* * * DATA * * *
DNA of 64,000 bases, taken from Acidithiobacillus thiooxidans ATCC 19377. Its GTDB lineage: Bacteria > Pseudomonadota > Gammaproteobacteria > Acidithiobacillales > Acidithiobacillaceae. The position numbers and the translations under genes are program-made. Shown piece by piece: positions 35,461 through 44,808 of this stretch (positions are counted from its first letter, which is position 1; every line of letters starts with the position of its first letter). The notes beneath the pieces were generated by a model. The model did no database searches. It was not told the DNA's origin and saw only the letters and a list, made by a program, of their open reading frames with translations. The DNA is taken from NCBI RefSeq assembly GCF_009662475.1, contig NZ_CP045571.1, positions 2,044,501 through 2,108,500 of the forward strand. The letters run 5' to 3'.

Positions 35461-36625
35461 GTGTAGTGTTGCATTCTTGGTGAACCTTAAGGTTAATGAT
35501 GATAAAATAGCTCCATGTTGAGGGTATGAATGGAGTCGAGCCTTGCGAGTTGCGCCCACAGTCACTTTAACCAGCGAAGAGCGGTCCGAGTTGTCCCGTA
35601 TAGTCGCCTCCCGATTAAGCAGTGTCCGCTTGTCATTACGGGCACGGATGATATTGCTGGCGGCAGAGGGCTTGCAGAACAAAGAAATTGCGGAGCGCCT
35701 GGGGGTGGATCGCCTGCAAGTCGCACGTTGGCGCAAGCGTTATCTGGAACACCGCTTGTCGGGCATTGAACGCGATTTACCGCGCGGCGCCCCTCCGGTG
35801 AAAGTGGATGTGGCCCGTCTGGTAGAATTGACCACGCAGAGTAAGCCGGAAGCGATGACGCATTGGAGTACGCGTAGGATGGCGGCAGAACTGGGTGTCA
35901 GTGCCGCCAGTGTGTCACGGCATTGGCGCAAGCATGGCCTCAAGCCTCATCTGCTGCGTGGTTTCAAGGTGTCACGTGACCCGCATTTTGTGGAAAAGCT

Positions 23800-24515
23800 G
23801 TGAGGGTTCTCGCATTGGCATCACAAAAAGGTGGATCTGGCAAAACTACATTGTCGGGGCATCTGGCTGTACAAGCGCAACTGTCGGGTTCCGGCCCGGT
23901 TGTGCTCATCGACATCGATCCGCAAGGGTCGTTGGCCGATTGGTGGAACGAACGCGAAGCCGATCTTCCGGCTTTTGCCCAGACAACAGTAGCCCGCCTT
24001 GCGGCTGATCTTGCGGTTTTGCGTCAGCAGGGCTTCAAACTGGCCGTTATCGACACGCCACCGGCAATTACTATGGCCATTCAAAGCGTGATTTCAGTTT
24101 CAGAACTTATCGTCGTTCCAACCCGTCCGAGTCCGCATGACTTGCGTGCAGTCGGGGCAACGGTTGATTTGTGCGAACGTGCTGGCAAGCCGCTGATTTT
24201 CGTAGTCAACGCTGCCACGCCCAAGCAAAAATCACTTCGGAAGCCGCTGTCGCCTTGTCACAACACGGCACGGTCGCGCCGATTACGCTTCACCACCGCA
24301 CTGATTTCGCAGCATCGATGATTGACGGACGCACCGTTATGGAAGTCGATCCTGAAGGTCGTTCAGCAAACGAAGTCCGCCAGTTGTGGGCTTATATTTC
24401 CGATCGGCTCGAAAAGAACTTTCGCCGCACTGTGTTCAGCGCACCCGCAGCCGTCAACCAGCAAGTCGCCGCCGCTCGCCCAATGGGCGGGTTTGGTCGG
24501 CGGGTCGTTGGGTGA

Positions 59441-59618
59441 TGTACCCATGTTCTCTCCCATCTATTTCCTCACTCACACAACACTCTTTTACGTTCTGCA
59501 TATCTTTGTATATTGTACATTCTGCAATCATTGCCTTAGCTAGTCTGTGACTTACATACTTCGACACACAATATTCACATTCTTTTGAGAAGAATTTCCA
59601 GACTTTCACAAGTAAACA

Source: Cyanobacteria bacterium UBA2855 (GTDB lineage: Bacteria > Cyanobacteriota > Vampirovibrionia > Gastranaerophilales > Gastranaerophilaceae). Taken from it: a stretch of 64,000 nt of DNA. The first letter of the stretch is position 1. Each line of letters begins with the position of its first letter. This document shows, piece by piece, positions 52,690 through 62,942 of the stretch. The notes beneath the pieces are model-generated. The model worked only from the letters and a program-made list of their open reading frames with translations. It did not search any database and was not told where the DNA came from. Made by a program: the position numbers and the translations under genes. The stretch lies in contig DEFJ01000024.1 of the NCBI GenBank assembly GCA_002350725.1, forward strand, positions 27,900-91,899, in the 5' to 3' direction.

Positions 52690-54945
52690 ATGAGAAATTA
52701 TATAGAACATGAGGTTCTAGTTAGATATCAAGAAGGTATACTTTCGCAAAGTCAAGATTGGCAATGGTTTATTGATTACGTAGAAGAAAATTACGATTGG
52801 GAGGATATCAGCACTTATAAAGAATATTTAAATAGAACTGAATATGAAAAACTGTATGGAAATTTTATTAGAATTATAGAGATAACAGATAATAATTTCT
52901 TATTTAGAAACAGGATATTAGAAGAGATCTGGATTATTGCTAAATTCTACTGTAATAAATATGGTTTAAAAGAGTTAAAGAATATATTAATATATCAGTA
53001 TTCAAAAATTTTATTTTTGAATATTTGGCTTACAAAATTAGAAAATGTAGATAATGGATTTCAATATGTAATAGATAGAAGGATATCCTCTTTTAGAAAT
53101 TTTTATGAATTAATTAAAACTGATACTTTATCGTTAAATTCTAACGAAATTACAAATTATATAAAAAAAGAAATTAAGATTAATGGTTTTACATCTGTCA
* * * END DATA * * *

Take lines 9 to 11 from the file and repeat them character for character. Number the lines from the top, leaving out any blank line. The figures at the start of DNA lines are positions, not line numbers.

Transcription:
Positions 23800-24515
23800 G
23801 TGAGGGTTCTCGCATTGGCATCACAAAAAGGTGGATCTGGCAAAACTACATTGTCGGGGCATCTGGCTGTACAAGCGCAACTGTCGGGTTCCGGCCCGGT